Ancient Australian Crystals Unlock History of Earth's First Magnetic Field Live Science - January 20, 2020
Tiny crystals in Australia are helping scientists unlock the ancient history of our planet's first magnetic field, which disappeared hundreds of millions of years ago. And the crystals show that this field was a lot more powerful than anyone believed. That, in turn, could help answer a question about why life emerged on Earth. Those tiny, old crystals are locked in rocks that date to well over half a billion years ago. At the time, tiny magnetic particles floated in the molten rock. But as that rock cooled, the particles, which aligned to the magnetic field orientation at the time, locked into place. And those particles still sit in a pose suggesting that they were influenced by a much more powerful magnetic field than scientists had assumed, a new study reveals.
Earth's Magnetic North Pole Continues Drifting, Crosses Prime Meridian Live Science - December 17, 2019
Magnetic north has been lurching away from its previous home in the Canadian Arctic toward Siberia at a rate of about 34 miles (55 kilometers) a year over the past two decades. Magnetic north has been lurching away from its previous home in the Canadian Arctic toward Siberia at a rate of about 34 miles (55 kilometers) a year over the past two decades.
Earth's Magnetic Poles Can Flip Much More Often Than Anyone Thought Live Science - October 4, 2019
Hot liquid that churns around Earth's outer core powers a gigantic magnetic field that's been hugging our planet since its infancy, protecting it from harmful solar radiation. But this magnetic field is known to get restless - and a couple of times every million years or so, the poles flip, and magnetic south becomes magnetic north and vice versa. Now, a new study suggests that the magnetic poles can flip much more frequently than scientists thought. That's what seems to have happened around 500 million years ago during the Cambrian period, when Earth's creatures were undergoing evolutionary growth spurts, transforming into more complex life-forms. To understand the workings of the magnetic field during this time, a group of researchers from the Institute of Physics of the Globe of Paris and the Russian Academy of Sciences collected sediment samples from an outcrop in northeastern Siberia.
What If Earth's Magnetic Field Disappeared? It wouldn't be great, but it wouldn't be like a disaster movie, either. Live Science - September 29, 2019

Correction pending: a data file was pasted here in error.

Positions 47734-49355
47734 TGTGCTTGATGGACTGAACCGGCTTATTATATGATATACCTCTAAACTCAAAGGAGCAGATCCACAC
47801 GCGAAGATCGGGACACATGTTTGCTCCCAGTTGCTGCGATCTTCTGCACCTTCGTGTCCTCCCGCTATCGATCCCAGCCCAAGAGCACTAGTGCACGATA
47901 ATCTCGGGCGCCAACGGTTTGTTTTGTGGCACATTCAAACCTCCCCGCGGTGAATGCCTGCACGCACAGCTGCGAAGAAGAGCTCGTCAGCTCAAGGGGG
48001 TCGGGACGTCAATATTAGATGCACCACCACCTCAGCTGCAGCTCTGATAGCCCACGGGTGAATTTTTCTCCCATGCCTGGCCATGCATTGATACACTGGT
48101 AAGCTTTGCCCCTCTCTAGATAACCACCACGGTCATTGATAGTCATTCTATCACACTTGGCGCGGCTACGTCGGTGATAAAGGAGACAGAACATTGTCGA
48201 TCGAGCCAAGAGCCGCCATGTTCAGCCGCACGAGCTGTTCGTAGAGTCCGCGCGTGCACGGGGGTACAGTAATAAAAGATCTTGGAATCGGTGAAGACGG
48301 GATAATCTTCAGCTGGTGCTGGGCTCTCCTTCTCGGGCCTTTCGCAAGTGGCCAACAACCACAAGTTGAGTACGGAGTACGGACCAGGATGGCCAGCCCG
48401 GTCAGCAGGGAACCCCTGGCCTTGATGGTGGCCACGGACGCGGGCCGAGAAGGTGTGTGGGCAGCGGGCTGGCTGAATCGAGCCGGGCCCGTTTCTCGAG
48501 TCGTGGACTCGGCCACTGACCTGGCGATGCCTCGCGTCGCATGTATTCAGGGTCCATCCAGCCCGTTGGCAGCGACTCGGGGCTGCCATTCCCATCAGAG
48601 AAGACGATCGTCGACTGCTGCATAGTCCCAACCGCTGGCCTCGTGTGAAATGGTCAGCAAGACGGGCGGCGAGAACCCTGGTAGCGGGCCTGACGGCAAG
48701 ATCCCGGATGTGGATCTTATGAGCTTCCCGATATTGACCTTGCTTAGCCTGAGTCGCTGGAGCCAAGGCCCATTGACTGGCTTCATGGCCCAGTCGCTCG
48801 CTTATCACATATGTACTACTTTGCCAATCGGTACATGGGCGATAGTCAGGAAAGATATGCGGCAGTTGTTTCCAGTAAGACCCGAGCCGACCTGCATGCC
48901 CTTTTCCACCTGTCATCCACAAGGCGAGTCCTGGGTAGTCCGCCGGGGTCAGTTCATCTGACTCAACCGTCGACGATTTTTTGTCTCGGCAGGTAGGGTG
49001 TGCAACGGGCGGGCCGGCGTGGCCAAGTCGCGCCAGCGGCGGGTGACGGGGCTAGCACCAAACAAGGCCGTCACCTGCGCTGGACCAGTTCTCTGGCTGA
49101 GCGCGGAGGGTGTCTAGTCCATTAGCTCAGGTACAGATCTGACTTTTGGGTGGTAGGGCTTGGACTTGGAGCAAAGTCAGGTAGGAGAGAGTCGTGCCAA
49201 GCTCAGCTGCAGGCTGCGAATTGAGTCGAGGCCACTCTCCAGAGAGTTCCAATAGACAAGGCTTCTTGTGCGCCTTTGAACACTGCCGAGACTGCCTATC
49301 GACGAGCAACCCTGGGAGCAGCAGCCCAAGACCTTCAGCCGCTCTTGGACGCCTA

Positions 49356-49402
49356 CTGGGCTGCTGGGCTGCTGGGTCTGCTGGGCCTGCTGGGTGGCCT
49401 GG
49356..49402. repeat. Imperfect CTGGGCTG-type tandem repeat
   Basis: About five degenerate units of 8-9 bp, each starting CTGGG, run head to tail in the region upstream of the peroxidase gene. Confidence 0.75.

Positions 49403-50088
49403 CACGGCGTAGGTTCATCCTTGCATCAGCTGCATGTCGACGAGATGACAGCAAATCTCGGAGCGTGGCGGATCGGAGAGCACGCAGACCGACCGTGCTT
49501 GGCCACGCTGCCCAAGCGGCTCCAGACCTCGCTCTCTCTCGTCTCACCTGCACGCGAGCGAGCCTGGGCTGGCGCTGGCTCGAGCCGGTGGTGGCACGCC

Extending from Earth like invisible spaghetti is the planet's magnetic field. Created by the churn of Earth's core, this field is important for everyday life: It shields the planet from solar particles, it provides a basis for navigation and it might have played an important role in the evolution of life on Earth. But what would happen if Earth's magnetic field disappeared tomorrow? A larger number of charged solar particles would bombard the planet, putting power grids and satellites on the fritz and increasing human exposure to higher levels of cancer-causing ultraviolet radiation. In other words, a missing magnetic field would have consequences that would be problematic but not necessarily apocalyptic, at least in the short term. And that's good news, because for more than a century, it's been weakening. Even now, there are especially flimsy spots, like the South Atlantic Anomaly in the Southern Hemisphere, which create technical problems for low-orbiting satellites.
What happens when magnetic north and true north align? PhysOrg - September 17, 2019
At some point in recent weeks, a once-in-a-lifetime event happened for people at Greenwich in the United Kingdom. Magnetic compasses at the historic London area, known as the home of the Prime Meridian, were said to have pointed directly at the north geographic pole for the first time in 360 years. This means that, for someone at Greenwich, magnetic north (the direction in which a compass needle points) would have been in exact alignment with geographic north. Geographic north (also called "true north") is the direction towards the fixed point we call the North Pole. Magnetic north is the direction towards the north magnetic pole, which is a wandering point where the Earth's magnetic field goes vertically down into the planet.
Earth's last magnetic field reversal took far longer than once thought PhysOrg - August 7, 2019
Earth's magnetic field seems steady and true - reliable enough to navigate by. Yet, largely hidden from daily life, the field drifts, waxes and wanes. The magnetic North Pole is currently careening toward Siberia, which recently forced the Global Positioning System that underlies modern navigation to update its software sooner than expected to account for the shift. And every several hundred thousand years or so, the magnetic field dramatically shifts and reverses its polarity: Magnetic north shifts to the geographic South Pole and, eventually, back again. This reversal has happened countless times over the Earth's history, but scientists have only a limited understanding of why the field reverses and how it happens.
New findings on Earth's magnetic field - Researchers show that the iron oxide hematite remains magnetic deep within Earth's mantle Science Daily - June 6, 2019
The well-known sources of the magnetic field that surrounds Earth are the deep inside core and Earth's crust. Earth's mantle, on the other hand, has been considered to be 'magnetically dead' for the most part. Now researchers show that a form of iron oxide can also retain its magnetic properties in Earth's mantle.
Scientists Find Evidence That Your Brain Can Sense Earth's Magnetic Field Live Science - March 18, 2019